Certainly, not every wife is a neat freak and every husband a slob. I know a couple that are engineered in the exact opposite way: she’s the terribly messy one. And opposites don’t always attract: there could be a pair of perfectly marvelous and affectionate slobs married and living just next door (probably the same people who have a very powerful sub-woofer, God love ’em!). Even though biology does dictate certain traits for each sex – male testosterone makes for physical strength in many cases and female estrogen can make for moodiness, being one or the other sex does not imply adherence to the socially accepted gender binary.  Not every man is a well-intentioned simpleton and not every woman a lunatic shrew.

The title of this essay is “My wonderful/lazy/thoughtful/crazy husband.” Let me explain that despite his shortcomings, my husband is primarily wonderful. He doesn’t beat or rape me, which should be a given, but is not – so I mention it, even though it doesn’t earn him extra points. He often tells me how wonderful/loving/beautiful/smart/strong I am. He sometimes brings me flowers, which he thinks to pick up on his way home from a grueling day at the office. He remembers to say “I love you” every day, even if I’ve already removed my makeup. And, when at the supermarket, he always returns the grocery carriage to its nearest stall so that it doesn’t block traffic in the parking lot. In short: he is a lovely person!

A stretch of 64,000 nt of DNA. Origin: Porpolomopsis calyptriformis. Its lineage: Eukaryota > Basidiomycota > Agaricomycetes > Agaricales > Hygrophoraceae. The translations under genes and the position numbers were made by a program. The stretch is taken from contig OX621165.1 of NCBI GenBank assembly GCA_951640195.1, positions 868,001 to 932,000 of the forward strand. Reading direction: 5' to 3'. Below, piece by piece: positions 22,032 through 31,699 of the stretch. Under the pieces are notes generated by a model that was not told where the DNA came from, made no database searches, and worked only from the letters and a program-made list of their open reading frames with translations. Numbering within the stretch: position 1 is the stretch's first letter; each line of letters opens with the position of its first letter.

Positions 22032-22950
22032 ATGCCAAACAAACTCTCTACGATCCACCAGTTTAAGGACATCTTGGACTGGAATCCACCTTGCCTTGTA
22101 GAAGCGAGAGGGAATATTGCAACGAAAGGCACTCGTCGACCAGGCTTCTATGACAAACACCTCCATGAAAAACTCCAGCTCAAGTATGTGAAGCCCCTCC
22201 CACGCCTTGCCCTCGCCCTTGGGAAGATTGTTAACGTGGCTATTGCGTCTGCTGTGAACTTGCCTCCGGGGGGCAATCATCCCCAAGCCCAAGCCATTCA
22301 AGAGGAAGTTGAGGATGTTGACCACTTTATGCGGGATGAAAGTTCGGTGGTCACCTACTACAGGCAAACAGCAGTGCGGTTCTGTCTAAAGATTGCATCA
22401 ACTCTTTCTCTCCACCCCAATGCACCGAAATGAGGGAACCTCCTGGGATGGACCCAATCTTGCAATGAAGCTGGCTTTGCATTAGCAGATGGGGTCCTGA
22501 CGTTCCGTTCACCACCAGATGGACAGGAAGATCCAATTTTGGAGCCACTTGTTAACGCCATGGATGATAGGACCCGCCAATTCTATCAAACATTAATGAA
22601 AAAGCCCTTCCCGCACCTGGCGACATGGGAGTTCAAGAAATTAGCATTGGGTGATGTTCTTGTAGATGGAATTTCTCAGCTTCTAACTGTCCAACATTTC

At the end of the day, shouldn’t every relationship guide be about helping two different people get along rather than reducing people to the expectations of their respective sexes? Shouldn’t the book tell of scenarios between “Person One” and “Person Two” rather than “Man” and “Woman?” Because aren’t we all special…if not in the grand scheme of things, at least to the person(s) who love(s) us?

Uh huh!

Fiscal feminism and the married woman

Posted in Feminist Theory, Marriage, Personal Essays by femspotter on September 25, 2008

September 25, 2008

How much money is enough?

When answering this question, single women might have an easier time of it than do women who share their private lives with partners. You go to work and apply 100 percent of your time and earnings to YOU. The right salary is whatever you say it is; whatever keeps you living the life you want to live.

But if you’re a married woman like me, with a husband earning an impressive salary (more than our parents have each ever made per year, to put it in perspective), you might start to find yourself taking “flexible” jobs…or part time jobs. Either of these types of “careers” afford you time to do the chores you used to reserve for weekends: laundry, grocery shopping, house cleaning, etc.